Four members of the Provisional IRA remain in jail despite a deal for their release being reached in negotiations last year, it has been confirmed.
The four men remain in jail for the manslaughter of a Garda police detective, despite qualifying under the terms of the 1998 Good Friday Agreement. The men are the only prisoners to have been denied release after the issue came under strong political pressure in the 26 Counties.
The Irish Prime Minister, Taoiseach Bertie Ahern, told the Dublin parliament on Wednesday that the men would have been released last year if the IRA had decomissioned fully as part of a sequence intended to restore the North’s political institutions.
“It was to happen only in the context of acts of total completion,” he said. “That term means arms decommissioning and an end to all forms of paramilitarism by the IRA, which means that the IRA will have moved definitively away from violence to the end position.”
The October, 2003 deal unravelled when Ulster Unionist leader David Trimble declared himself dissatisfied with the IRA’s act of decommissioning, despite the approval of the independent IICD arms body, who said a substantial tranche of arms had been destroyed.
The Irish and British governments subsequently followed Mr Trimble in reneging on a deal to proceed with the Good Friday Agreement, including a side deal to free the remaining Provisional IRA prisoners in Castlerea.
Enda Kenny, leader of the opposition FIne Gael party, pointed out that promises had been made that these four men would never benefit from the early release provisions of the Good Friday Agreement.
Mr Ahern said it had been consistently made clear that a “complete” transition to a peaceful and democratic society in the North was required for their release. “I do not want Deputy Kenny to say that it was the mere matter of a single act of arms decommissioning. That was not the arrangement last year, and no one was trying to achieve that. It was only one part of the total process of what we were trying to negotiate in April and October. We are still trying to negotiate that and have not been successful.”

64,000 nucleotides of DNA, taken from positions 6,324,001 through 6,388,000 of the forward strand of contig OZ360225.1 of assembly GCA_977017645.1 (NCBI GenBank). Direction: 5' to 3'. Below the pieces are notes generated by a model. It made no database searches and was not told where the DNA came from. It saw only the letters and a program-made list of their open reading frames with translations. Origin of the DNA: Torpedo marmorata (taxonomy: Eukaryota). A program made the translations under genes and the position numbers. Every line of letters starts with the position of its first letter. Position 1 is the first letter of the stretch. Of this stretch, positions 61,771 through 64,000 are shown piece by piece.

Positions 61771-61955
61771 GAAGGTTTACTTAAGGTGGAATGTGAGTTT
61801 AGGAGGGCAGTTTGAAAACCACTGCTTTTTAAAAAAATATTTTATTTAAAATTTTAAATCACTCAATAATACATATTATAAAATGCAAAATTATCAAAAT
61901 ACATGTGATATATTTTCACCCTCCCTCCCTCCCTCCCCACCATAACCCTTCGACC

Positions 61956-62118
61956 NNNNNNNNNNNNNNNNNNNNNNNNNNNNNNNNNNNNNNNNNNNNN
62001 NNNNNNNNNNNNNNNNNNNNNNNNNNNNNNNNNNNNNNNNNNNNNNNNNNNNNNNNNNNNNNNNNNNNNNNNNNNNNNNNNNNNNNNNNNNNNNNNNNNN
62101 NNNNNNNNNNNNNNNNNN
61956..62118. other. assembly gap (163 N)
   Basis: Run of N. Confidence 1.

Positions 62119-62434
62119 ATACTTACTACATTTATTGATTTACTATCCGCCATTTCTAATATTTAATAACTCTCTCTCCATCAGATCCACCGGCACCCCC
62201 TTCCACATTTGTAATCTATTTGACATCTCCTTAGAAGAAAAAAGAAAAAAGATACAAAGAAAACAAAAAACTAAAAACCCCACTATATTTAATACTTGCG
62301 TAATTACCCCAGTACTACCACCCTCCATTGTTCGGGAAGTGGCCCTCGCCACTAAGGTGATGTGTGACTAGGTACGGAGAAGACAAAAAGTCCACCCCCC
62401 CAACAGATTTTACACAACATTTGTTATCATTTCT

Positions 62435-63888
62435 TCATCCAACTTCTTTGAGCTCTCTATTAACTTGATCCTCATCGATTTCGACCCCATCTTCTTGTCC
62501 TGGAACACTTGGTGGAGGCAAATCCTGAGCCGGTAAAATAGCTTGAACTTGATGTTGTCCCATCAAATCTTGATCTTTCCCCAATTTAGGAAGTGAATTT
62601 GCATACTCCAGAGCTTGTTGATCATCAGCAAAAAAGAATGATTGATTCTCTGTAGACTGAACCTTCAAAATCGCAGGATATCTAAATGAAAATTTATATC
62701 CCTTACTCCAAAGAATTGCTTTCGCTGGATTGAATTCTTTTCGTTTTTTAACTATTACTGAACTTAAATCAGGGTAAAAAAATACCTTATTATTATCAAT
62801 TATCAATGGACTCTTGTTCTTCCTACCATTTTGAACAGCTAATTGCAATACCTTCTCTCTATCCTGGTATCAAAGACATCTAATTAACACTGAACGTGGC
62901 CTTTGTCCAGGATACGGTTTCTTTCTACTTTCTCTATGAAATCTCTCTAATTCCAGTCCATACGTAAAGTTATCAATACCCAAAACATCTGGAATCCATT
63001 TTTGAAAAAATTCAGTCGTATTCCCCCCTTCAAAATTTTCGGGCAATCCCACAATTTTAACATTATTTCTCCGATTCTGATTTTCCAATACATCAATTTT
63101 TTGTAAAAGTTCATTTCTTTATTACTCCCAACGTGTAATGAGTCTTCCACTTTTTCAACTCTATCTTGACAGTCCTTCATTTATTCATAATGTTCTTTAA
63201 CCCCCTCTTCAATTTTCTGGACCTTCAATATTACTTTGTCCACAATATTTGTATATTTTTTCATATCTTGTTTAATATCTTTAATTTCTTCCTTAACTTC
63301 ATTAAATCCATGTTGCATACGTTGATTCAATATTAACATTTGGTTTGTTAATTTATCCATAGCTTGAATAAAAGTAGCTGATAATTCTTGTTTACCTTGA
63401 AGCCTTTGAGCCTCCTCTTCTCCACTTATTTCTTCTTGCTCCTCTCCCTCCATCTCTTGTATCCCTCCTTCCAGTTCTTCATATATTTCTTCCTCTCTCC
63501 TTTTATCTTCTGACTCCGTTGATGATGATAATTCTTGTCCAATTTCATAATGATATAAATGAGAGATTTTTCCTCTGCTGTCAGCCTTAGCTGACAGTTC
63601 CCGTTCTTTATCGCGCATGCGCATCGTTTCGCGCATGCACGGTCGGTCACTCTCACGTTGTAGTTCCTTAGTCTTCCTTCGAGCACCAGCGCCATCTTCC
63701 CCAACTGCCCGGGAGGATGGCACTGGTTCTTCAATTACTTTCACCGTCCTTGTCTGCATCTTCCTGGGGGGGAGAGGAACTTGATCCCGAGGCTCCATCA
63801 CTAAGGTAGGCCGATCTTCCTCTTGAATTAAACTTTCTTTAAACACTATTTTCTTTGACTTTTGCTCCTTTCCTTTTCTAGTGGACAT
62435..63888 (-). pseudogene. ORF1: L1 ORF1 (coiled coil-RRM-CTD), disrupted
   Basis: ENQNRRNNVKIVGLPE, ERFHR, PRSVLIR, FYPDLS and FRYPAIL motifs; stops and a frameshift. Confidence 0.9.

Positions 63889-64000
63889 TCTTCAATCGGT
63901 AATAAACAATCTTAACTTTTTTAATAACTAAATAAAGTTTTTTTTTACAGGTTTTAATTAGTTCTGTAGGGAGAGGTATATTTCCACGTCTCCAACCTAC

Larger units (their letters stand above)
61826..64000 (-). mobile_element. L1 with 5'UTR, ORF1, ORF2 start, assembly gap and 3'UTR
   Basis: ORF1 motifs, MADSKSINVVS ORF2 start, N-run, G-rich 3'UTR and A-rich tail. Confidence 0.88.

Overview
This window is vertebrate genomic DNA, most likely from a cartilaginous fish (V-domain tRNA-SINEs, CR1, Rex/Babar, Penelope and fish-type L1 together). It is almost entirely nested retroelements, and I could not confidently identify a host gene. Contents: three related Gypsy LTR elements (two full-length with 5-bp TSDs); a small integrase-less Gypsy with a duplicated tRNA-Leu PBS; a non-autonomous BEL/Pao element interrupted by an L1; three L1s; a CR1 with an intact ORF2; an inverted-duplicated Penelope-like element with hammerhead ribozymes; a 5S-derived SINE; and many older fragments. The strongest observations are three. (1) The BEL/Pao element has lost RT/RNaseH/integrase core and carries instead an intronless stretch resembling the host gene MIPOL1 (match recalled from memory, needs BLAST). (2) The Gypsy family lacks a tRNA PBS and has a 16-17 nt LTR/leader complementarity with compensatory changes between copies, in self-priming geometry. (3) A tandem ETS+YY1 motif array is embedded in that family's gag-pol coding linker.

Mr Kenny said that last weekend the Sinn Féin leader Gerry Adams had said he felt cheated. “However, the people who can rightly feel cheated are Anne McCabe, her family and the late Det Garda McCabe’s relatives, friends and colleagues.”
Speaking earlier, Mr Adams confirmed there had been a deal to release to men.
He said in a statement: “Last October there was an agreed sequence of statements and actions which would have seen the Good Friday Agreement institutions back in place and a process to resolve a number of issues, for example arms and armed groups, Justice and Human Rights, demilitarization, people on the run and other matters including the release of the Castlerea prisoners.
“The UUP leader halted this sequence. The focus of the Sinn Féin leadership since then has been to get the process working again. I am confident that that is An Taoiseach’s aim also and we are working very closely to achieve this. This is an endeavour which should be supported by everyone who wants to make conflict a thing of the past, including opposition parties.
“I am very mindful that the release of the Castlerea prisoners is a sensitive issue and I am especially mindful of the plight of the McCabe family and Mrs McCabe but you asked me if the release of prisoners was part of this agreed sequence. The answer is yes.”